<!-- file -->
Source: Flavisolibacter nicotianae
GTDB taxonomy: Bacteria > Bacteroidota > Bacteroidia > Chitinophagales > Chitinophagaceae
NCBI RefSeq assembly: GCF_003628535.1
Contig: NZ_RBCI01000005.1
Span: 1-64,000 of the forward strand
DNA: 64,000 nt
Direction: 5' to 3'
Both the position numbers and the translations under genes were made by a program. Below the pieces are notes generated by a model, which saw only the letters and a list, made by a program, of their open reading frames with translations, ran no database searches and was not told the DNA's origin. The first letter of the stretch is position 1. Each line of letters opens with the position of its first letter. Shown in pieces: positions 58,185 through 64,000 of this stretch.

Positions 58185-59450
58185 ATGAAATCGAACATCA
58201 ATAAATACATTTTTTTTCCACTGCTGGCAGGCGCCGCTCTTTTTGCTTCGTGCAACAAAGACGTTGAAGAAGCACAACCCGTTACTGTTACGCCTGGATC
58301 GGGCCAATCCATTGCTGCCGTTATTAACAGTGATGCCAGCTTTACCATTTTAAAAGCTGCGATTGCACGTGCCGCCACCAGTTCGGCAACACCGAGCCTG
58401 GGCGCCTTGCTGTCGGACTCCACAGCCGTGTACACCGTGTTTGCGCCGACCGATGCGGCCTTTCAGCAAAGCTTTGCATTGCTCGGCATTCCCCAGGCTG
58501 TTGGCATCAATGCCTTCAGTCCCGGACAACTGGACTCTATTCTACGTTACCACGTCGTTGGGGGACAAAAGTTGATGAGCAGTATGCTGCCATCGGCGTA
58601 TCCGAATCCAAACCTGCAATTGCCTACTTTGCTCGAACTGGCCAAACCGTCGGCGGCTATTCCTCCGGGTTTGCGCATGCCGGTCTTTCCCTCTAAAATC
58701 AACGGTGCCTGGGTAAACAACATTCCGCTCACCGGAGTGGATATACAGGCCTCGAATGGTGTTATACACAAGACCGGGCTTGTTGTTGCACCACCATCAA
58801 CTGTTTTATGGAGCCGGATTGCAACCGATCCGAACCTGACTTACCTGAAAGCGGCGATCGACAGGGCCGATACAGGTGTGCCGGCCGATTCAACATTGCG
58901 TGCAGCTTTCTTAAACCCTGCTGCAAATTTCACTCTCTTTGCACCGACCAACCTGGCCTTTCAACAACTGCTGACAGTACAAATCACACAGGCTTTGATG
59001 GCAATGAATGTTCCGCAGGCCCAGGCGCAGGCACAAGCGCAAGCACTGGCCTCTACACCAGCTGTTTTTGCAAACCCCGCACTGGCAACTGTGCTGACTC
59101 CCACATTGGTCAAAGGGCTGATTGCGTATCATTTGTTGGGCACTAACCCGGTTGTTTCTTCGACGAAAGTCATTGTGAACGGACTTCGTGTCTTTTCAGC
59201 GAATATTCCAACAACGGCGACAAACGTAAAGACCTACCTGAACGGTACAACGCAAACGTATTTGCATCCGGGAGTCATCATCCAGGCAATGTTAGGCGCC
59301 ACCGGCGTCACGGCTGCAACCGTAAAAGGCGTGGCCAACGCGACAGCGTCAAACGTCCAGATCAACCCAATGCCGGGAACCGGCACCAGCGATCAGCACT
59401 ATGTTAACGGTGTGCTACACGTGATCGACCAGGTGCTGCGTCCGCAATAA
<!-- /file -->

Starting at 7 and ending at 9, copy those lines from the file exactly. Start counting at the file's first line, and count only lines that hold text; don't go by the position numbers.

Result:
Direction: 5' to 3'
Both the position numbers and the translations under genes were made by a program. Below the pieces are notes generated by a model, which saw only the letters and a list, made by a program, of their open reading frames with translations, ran no database searches and was not told the DNA's origin. The first letter of the stretch is position 1. Each line of letters opens with the position of its first letter. Shown in pieces: positions 58,185 through 64,000 of this stretch.

Positions 58185-59450